Wolf Hall is getting darker by the minute in its penultimate episode. Henry is moody. He is capricious. He is obnoxious. He is EXPLOSIVE… And, then he turns into a little boy trying to make amends to his best friend. Damian Lewis owned Wolf Hall tonight, and gave some acting feast for us! The Independent, in its review of the episode, says “Damian Lewis is so good as the capricious king that you want to slap him.” I don’t want to make a case for Henry but I admit he has his reasons — it is all about his obsession with a male heir. And, add to this, his being very aware of his own mortality, and Henry makes a decision to move on… well, to the next wife.
Cromwell is THE first to notice that Henry is paying attention to Jane Seymour — the young woman whom Anne calls “milksop.” They are at Wolf Hall — the Seymour family residence. The King is flirting with Jane. He walks with her in the gardens and holds her hand. He asks if she would look kindly on him if he wrote a poem for her…
Katherine is dead. Anne is pregnant. Henry is in a good mood. He is showing off little princess Elizabeth — I LOVE it that Henry has no clue about holding one of the strongest rulers of England in his arms now — and saying “She is very much looking forward to seeing her younger brother, aren’t you, dumpling? And I share her impatience… It’s been a long enough wait…”
The relationship between Anne and Henry is so different now. The looks. The gestures. The language. Anne is getting more hysterical knowing that this pregnancy is her last chance with Henry… And, Henry is getting pretty relaxed in EYEING Jane in Anne’s presence. Cromwell notices… so does Anne…
Ha, ha, they did not show us Jane and Henry in one shot, so that is my BEST try with my iPhone’s panoramic camera 🙂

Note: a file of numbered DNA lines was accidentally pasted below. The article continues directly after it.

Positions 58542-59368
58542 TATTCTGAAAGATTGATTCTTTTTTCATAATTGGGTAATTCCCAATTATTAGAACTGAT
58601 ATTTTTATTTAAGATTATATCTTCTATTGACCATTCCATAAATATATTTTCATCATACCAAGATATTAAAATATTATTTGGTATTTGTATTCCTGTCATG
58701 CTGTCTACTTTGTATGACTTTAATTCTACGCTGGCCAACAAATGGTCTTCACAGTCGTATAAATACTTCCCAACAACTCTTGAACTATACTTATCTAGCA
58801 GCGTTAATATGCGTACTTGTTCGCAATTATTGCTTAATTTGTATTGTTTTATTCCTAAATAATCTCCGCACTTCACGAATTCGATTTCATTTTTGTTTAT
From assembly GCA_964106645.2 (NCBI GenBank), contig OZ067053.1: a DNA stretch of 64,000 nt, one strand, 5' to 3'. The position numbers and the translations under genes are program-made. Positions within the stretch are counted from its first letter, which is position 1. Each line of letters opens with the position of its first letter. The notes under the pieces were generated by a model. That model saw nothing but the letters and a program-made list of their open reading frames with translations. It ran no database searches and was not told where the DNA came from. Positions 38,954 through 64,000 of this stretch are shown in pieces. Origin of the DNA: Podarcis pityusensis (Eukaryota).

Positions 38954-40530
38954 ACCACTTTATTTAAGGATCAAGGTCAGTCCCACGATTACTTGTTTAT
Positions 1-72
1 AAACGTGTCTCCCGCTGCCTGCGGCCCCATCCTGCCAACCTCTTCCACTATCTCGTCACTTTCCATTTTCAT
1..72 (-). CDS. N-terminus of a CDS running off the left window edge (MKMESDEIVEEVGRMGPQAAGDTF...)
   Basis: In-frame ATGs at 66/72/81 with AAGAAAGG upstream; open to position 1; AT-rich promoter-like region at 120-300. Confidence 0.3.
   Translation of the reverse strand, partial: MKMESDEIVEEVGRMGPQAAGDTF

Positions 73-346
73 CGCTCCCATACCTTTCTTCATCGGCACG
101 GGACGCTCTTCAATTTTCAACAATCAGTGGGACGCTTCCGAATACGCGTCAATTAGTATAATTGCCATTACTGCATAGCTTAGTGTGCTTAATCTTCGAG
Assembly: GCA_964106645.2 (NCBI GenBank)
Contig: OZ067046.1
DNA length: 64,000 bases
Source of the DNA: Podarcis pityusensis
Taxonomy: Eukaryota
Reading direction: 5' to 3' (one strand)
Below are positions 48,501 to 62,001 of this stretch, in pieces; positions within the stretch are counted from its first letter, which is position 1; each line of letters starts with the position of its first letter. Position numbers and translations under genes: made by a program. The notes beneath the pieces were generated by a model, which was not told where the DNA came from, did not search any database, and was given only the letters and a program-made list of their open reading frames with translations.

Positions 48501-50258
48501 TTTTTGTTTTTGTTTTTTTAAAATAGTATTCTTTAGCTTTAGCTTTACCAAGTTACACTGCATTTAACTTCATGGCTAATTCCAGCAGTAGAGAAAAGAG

The unfortunate jousting accident is a turning point for them all. In fact, the accident CHANGES Henry, and eventually brings out, in Damian Lewis’ words “womanising, syphilitic, bloated, genocidal Elvis character.”
Henry is an EXPLOSIVE man now. He is in pain which makes him more capricious than ever. But, more importantly, he is NOW VERY AWARE of his own mortality that he is obsessed with a son more than ever, he really needs that male heir, and he needs it NOW… As Henry is agonizing over his own mortality, Anne’s miscarriage is the last draw for him.
Henry makes his case to Cromwell and Cranmer: “If a King can not have a son, if he cannot give stability to his realm, it does not matter what else he can do. Victories, or just laws, the famous courts, nothing.”
Now, it seems to him that he was somehow dishonestly led into this marriage. “It seems to me that I was seduced… perhaps with charms, with spells. Women do use such things. And that were so, the marriage would be null, would it not?”
Henry most probably had the same conversation with a different Archbishop — Wolsey — about a different queen — Katherine — before… Didn’t he? Damian Lewis is absolutely mind-blowing in this scene turning from a desperate man into a real sinister one in the blink of an eye.
The almighty King feels TRAPPED and tries a way out… As he feels trapped, and cannot find his way out, he gets into such an uncontrollable emotional state that he is almost losing it. He shouts at the Emperor’s Ambassador Chapuys on the top of his lungs, and then repeats it with Cromwell, too, and in front of a big crowd.
When he comes to his senses soon though — and he has a REAL incentive to come to his senses — Henry almost turns into a kid trying to make amends to his best friend.
“You are my right hand, sir.”
And then he spills the beans: “I cannot live as I have lived, Cromwell. You must free me from this. From Anne.” Henry knows Cromwell is the only one out there that could help him out of this.
The only person that feels his mortality deeply in this episode is not Henry. The jousting accident also makes Cromwell see his place in the court more clearly. What if Henry is dead? “How many men can say my only friend is the King of England?”, he says to Fitzwilliam, Master Treasurer. It is TRUE. Yes, Henry may be Cromwell’s demise, but Henry is certainly Cromwell’s survival.
Wolsey’s voice approves: “The trouble is… Thomas, the King wants a new wife… Fix him one. I didn’t. And, now, I am dead.”
Getting rid of Anne is Cromwell’s only way out at the moment.